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What are some types of SSO?

Social SSO

Facebook, Google, LinkedIn, and Twitter all offer popular SSO services. While these services are convenient and simple to begin using, they can present security risks as they create a single point of failure that can be exploited by attackers.

More recently, Apple unveiled its own SSO service as part of its repositioning as a more privacy-conscious company. Sign-in with Apple offers enhanced security as it requires users to use two-factor authentication (2FA) on all Apple ID accounts to support integration with Face ID and Touch ID on iOS devices.

Enterprise SSO

Enterprise single sign-on (eSSO) software products and services are based on a client-server structure and are used to log in the user to target applications by replaying user credentials. One benefit is that target applications do not need to be modified to work with the eSSO system.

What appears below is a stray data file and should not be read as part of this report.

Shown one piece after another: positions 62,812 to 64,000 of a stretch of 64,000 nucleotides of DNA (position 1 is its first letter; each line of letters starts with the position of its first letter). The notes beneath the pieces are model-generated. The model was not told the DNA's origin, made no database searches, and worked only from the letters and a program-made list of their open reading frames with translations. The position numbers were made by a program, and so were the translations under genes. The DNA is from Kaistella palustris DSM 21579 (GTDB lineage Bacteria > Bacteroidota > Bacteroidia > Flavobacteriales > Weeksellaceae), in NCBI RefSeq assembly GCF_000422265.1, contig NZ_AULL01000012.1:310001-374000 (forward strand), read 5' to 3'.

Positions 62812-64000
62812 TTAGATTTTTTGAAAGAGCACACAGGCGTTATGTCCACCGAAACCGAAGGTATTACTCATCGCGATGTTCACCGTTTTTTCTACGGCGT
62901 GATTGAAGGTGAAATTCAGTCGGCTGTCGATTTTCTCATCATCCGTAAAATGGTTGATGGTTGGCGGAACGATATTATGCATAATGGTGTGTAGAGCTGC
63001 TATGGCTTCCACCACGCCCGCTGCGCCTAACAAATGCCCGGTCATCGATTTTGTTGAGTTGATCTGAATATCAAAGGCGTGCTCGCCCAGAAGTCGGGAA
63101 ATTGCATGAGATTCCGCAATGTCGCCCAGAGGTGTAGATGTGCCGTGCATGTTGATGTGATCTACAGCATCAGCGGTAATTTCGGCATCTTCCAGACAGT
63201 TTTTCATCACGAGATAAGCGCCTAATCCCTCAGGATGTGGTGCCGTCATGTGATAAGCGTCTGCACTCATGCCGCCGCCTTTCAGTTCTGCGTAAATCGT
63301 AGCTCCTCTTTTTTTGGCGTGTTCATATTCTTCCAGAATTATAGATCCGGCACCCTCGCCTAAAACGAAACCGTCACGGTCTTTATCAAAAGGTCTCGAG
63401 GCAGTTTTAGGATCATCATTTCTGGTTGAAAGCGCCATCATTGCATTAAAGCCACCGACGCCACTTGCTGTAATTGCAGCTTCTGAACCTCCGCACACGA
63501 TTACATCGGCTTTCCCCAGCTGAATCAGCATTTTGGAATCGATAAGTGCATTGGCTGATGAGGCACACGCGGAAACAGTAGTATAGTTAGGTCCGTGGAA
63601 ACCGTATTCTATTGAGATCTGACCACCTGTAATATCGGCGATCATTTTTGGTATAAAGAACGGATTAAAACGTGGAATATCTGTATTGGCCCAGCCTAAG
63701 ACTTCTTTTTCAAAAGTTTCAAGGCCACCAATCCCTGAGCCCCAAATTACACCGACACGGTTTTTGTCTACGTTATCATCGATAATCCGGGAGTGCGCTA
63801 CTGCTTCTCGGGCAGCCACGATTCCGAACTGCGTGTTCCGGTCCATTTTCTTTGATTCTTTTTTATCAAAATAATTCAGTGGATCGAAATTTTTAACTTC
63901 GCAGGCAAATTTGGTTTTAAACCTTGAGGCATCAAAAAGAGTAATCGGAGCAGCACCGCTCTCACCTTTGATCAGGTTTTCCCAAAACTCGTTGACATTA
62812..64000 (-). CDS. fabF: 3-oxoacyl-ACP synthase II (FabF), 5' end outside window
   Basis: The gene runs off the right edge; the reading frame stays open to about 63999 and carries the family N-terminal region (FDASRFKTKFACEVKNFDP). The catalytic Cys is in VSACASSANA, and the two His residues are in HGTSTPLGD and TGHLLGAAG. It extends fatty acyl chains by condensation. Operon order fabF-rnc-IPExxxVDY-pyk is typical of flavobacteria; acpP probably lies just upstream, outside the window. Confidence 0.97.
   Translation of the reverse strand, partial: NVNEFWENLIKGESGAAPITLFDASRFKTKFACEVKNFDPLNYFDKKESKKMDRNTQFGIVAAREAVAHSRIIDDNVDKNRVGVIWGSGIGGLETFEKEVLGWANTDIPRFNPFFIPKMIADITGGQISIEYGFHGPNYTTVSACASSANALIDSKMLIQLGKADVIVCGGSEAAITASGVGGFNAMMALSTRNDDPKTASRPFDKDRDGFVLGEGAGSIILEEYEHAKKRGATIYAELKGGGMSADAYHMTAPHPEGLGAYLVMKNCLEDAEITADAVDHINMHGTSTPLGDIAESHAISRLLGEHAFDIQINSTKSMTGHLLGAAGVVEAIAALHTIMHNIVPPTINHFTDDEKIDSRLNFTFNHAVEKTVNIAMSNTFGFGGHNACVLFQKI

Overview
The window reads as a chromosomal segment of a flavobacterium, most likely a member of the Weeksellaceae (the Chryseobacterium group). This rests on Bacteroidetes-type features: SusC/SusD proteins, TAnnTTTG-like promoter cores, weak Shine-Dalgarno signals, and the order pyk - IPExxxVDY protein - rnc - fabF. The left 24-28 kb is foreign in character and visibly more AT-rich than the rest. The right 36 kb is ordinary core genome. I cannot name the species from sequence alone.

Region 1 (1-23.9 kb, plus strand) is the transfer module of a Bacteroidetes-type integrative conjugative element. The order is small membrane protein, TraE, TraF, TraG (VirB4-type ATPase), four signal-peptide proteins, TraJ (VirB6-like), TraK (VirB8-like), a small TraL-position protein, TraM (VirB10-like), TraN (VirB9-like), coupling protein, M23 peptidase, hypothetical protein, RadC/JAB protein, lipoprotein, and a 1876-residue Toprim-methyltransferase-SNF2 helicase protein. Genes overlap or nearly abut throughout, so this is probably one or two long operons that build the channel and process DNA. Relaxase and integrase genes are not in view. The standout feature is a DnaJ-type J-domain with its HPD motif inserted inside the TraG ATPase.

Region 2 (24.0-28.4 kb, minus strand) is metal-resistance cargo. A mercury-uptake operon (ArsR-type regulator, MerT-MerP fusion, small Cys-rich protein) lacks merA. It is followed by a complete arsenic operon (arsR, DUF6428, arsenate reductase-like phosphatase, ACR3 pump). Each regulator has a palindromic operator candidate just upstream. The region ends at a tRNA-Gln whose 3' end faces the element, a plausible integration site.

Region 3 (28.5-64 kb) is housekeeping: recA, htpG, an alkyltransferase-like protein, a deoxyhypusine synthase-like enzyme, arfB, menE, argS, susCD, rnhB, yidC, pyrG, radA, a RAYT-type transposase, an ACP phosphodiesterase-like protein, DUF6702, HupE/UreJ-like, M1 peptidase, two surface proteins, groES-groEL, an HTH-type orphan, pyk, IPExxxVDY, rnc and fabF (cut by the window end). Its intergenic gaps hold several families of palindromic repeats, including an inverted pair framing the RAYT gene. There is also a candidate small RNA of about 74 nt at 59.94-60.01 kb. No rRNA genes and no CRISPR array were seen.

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Advantages of SSO

The advantages of SSO include the following:

  • It allows users to remember and manage fewer passwords and usernames.
  • The process of signing on and using applications is streamlined by no longer needing to reenter passwords.
  • It reduces the chance of a successful phishing attack.
  • The risks from third-party sites are mitigated by the federated system.
  • IT costs are reduced due to the decrease in the number of IT help desk calls about passwords.

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Disadvantages of SSO

Some disadvantages of SSO are the following:

  • Different sites may require different levels of security, but SSO offers a uniform level of security.
  • If the SSO system becomes unavailable, then users are locked out of all their services.